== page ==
A highly rudimentary method is being pursued by the BC Ministry of Transportation as the temporary solution for removing snow and ice from the Alex Fraser Bridge.
In a release, until it can find a permanent solution, the provincial government says it will utilize a heavy-lift helicopter to clear the bridge cables of any snow during the expected snowfall this weekend. High winds from the rotors will blow away any snow that accumulates on the suspension bridge cables.
“The first was a large amount of snow accumulating on the cables. Most years, there is very little snow or the snow blows off without accumulating,” reads the release. “The second factor was the cycling of temperatures and wind direction, which increases the likelihood of shedding snow and ice.”
With the temporary helicopter method of clearing the snow and ice, any bridge lane closure times should be limited to two to three hours.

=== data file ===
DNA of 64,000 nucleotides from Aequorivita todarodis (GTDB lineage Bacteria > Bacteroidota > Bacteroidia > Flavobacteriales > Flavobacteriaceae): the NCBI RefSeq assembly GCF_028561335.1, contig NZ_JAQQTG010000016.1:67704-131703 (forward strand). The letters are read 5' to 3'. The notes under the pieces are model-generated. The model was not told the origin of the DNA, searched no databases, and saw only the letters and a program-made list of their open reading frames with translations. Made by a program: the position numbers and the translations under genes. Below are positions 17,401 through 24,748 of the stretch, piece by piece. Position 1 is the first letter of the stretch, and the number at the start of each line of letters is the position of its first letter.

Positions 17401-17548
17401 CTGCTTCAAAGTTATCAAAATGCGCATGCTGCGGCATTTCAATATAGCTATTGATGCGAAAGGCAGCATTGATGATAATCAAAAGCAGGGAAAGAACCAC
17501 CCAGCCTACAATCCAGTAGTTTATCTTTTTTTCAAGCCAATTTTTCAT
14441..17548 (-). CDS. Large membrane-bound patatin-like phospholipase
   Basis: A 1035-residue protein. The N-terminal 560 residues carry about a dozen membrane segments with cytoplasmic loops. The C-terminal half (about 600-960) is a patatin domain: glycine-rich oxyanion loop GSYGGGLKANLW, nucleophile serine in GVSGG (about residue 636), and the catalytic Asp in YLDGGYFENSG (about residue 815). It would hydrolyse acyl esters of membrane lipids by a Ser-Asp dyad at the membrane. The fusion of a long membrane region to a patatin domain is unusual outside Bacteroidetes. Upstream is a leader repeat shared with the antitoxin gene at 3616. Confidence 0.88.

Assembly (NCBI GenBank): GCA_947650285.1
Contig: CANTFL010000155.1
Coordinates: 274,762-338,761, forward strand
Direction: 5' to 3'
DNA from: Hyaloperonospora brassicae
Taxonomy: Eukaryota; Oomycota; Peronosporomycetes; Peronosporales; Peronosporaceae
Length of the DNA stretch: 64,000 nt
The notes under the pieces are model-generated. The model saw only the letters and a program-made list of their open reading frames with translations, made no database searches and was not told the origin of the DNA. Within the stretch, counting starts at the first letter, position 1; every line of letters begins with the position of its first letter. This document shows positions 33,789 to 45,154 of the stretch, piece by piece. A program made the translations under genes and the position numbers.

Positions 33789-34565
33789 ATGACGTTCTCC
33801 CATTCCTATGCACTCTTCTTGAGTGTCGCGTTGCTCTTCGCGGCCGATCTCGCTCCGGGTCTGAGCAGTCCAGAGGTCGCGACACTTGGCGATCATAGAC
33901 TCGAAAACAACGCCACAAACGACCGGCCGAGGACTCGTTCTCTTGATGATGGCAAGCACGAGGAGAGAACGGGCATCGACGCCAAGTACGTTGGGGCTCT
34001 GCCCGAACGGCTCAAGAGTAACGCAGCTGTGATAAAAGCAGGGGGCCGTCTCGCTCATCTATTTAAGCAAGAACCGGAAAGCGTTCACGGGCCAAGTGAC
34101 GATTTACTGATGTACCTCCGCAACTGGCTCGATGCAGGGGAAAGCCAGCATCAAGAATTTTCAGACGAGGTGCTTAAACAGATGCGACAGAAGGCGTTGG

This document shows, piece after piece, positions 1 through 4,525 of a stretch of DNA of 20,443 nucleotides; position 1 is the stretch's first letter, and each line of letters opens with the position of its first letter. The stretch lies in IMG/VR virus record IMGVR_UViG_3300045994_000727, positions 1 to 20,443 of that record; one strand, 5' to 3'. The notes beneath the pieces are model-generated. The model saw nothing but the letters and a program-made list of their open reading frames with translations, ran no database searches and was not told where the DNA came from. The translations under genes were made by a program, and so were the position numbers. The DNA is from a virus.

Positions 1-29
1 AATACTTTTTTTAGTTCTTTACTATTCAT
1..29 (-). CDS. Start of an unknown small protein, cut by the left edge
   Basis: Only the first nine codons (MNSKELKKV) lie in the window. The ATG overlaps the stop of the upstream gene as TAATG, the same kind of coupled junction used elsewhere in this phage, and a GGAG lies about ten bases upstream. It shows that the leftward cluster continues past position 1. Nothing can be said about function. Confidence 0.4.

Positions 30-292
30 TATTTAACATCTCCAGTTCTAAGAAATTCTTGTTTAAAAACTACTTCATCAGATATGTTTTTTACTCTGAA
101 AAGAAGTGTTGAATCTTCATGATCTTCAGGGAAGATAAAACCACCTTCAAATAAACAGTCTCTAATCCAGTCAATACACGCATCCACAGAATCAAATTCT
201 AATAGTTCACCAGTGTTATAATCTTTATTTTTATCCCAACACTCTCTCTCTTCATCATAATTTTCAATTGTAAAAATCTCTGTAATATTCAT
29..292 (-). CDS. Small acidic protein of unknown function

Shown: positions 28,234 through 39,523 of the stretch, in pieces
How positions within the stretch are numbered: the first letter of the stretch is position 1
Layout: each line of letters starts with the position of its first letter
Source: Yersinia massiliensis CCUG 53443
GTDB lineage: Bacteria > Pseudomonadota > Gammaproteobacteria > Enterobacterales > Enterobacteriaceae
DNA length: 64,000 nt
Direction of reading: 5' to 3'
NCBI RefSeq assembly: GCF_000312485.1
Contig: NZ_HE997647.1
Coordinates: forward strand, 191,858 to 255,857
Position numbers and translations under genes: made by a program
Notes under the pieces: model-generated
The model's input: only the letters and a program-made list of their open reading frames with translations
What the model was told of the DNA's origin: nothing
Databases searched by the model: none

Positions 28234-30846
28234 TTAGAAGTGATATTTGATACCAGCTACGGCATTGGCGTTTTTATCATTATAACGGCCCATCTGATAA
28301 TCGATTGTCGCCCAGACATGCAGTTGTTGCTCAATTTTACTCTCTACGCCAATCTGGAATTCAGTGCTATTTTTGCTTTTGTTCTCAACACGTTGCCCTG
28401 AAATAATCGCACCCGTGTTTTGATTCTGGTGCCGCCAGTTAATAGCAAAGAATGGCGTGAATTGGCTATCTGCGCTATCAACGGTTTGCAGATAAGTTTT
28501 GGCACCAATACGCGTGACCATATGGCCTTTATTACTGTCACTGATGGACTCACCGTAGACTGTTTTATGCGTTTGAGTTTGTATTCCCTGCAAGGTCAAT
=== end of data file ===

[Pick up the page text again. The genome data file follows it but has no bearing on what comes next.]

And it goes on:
With the Port Mann Bridge, the cables span over lanes of traffic to meet with the bridge towers positioned at the centre of the structure. This caused snow and ice to fall directly onto the lanes of traffic below, and it prompted the provincial government to install a de-icing system of cable collars shortly after the problem was identified.
A chain-link collar ring weighing 10 kg is manually released at the top of the suspension bridge’s tower. As it speeds down the 288 cables, it clears any snow and ice buildup.
The provincial government says the cable collar system has been effective in clearing the cables of snow, and crews will continue making snow-clearing drops this weekend if necessary.
Unlike the Port Mann Bridge, the cables of the Alex Fraser Bridge are located on the side of the bridge. But its traffic lanes are still prone to falling ice and snow when high winds blow any falling ice towards the direction of the bridge.